March was a great month for reading in that I ran from one book to another, but not so good for reviewing as my interest in writing fled in the opposite direction. Which now means I have a head full of tangled plots, character confusion, and dense clusters of missing information about what I’ve read. There will have to be some rereading in my future, combined with cursing myself for not having more disciple about writing a review immediately after I finish a book. Anyone else out there have antipathy for a habit that would make your life easier?
Uncanny Valley is Anna Weiner’s memoir about leaving the world of book publishing in NYC and moves to San Francisco to work in the tech industry. Set in the early years of the boom, she begins working at a data analytics start-up. Despite having no background in computers, she works as customer support and is fascinated by the way user data can be grabbed and used by all kinds of companies. Her first years in this foreign world are largely filled with optimism about all the positive change that could be brought about, but as time passes and she goes to another company she sees the insidious influence of data collection on the consumer.
This memoir is a perfect example of my laziness because I loved it and would have liked to write a much better review of it. It has it all. There is the early 30s angst about ‘what am I doing with my life?’ playing out against immersion in an industry filled with people younger than you and predominantly male. Weiner does a marvelous job pairing the surface aspects of hungry tech start-ups, flush with venture capital cash, that gleam with purpose and caring towards employees—unlimited vacation days, vision insurance, stock options, catered meals, fully stocked kitchens—with the more insidious truths of productivity quotas, extreme hours, in-fighting, and company surveillance. Highly recommend.
How Beautiful We Were by Imbolo Mbue: I wanted to love this novel because her debut was wonderful, but I could not stick with it. I’m going to try again when my brain is less finicky.
I thought Viet Nguyen’s debut The Sympathizer was marvelous. The Committed is the sequel and now the sympathizer is out of a reeducation camp and living in Paris. In an effort to earn a living and to explore the limits of his newly untethered mind (nothing like prolonged torture to split your psyche) he becomes a drug dealer. I wanted so much to love this book, but finally gave up at 60%. Paragraphs ran for pages while the plot was negligible. This read like a senior-level PoliSci course on how to debate the pros and cons of the world’s political systems. If you’re a political junkie with an academic mind this could be your jam. I’m just not that person.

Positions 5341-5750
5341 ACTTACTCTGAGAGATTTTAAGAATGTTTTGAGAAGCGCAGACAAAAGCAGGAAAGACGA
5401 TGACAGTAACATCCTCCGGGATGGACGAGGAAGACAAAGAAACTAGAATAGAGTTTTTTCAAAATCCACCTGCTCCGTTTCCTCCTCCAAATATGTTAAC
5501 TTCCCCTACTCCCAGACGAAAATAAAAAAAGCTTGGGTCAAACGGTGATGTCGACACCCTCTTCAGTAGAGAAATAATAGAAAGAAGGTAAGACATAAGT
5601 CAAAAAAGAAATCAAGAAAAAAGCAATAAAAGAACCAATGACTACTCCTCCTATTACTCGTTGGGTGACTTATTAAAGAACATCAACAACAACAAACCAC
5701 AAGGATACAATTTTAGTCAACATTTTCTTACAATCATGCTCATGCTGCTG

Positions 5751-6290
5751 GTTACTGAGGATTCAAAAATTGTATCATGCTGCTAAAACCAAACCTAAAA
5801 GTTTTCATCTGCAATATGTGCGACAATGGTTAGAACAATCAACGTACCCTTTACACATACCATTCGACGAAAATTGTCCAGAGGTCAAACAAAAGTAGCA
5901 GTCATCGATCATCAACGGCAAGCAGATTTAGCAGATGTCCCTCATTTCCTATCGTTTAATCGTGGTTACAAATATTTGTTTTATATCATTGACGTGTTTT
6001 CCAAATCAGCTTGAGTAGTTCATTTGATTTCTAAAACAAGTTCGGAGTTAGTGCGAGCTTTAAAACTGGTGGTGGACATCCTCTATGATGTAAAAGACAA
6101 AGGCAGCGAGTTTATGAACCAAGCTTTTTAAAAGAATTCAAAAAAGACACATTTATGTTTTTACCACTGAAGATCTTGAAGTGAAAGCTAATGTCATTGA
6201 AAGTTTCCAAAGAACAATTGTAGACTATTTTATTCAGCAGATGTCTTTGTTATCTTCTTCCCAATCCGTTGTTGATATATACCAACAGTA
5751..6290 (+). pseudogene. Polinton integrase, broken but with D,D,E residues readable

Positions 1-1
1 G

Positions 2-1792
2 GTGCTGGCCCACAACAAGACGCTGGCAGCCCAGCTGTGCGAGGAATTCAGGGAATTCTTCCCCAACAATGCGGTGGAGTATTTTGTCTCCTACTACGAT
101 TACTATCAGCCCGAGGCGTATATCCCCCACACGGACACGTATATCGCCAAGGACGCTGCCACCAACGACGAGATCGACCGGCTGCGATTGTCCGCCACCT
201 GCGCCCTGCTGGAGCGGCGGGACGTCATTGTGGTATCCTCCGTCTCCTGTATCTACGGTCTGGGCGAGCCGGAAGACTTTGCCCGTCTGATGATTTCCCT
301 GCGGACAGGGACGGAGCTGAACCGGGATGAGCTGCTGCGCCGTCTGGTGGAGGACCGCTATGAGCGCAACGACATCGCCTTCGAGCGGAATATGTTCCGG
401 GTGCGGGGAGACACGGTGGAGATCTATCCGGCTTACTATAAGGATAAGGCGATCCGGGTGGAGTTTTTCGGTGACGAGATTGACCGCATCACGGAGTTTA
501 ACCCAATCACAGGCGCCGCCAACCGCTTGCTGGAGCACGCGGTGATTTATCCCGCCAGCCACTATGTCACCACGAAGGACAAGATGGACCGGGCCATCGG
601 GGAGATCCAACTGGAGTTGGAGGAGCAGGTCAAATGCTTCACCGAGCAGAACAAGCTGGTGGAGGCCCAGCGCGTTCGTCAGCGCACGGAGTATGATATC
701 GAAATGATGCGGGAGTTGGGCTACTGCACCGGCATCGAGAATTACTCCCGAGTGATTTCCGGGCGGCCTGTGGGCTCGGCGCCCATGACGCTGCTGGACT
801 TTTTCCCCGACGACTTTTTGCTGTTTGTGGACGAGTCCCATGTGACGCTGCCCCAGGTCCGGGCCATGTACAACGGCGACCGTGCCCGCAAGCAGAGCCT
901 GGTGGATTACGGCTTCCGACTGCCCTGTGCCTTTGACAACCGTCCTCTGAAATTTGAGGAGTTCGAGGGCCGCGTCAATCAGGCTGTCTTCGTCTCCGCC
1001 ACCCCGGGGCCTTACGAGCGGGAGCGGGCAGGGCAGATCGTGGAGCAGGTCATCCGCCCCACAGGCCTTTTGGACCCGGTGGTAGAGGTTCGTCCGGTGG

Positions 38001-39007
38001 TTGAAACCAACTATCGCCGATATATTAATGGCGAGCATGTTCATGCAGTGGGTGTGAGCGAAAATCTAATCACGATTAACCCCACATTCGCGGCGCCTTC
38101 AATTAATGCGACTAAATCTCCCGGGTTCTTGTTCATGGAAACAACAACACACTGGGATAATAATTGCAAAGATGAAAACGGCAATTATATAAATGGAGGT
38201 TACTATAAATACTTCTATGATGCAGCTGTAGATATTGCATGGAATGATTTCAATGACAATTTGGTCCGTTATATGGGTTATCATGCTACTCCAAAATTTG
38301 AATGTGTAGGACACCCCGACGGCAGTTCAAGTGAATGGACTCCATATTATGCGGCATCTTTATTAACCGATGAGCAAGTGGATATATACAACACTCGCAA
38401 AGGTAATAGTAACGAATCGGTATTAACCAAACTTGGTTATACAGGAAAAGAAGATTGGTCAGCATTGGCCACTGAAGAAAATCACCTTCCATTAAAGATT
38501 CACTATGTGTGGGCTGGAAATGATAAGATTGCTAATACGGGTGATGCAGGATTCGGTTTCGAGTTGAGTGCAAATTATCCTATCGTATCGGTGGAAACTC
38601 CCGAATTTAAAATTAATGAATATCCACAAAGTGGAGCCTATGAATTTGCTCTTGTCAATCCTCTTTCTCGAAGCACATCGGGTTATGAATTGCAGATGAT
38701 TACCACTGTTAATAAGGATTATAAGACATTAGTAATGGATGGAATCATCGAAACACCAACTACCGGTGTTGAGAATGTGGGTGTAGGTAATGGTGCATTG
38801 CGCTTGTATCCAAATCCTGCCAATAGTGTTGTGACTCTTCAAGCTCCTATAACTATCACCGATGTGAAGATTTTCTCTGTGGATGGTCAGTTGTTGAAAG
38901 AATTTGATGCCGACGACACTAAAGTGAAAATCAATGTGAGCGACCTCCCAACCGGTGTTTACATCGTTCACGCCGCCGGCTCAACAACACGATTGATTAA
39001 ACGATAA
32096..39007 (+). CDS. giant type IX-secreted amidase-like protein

Klara and the Sun by Kazuo Ishiguro: A quiet novel about artificial intelligence and friendship. Review to follow
Wisdom is supposed to come with age, but apparently when it comes to my reading the catnip of certain premises weakens my brain. In this case it was the fact that The Girls Are All So Nice Here is a campus novel set in the girls’ dorm. Check. It begins with an invitation to a 10-year reunion that includes a warning. Check. All good, but not mentioned in the blurb? The main character Ambrosia Wellington (the name should have been a tip-off) is married to a hot, college dropout, writer-wannabe bartender. No. Not interesting to me. Anyway…
The story revolves around freshman year and Ambrosia’s need to be noticed by the alpha female in their dorm, Sully. Doing so means drinking and partying more and accepting every dare. Ambrosia has a nice, almost perfect roommate, which riles Sully to no end so she dares Ambrosia to humiliate her. Not surprisingly, things go very badly and now, after 10 years it seems someone knows the truth.
There are aspects of The Girls that resonate—the intense desire to be liked and fit in, the insecurities about sex, finding your identity, but they’re lost in the trope of dangerous young women who wreak havoc wherever they go, but escape unscathed. Fast, fluffy fiction with no substance.
Metropolitan Stories by Christine Coulson: Review to follow
That’s all from me. How was your March reading?
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*I received a free copy of these books from Grove Press and Simon & Schuster in exchange for an honest review.*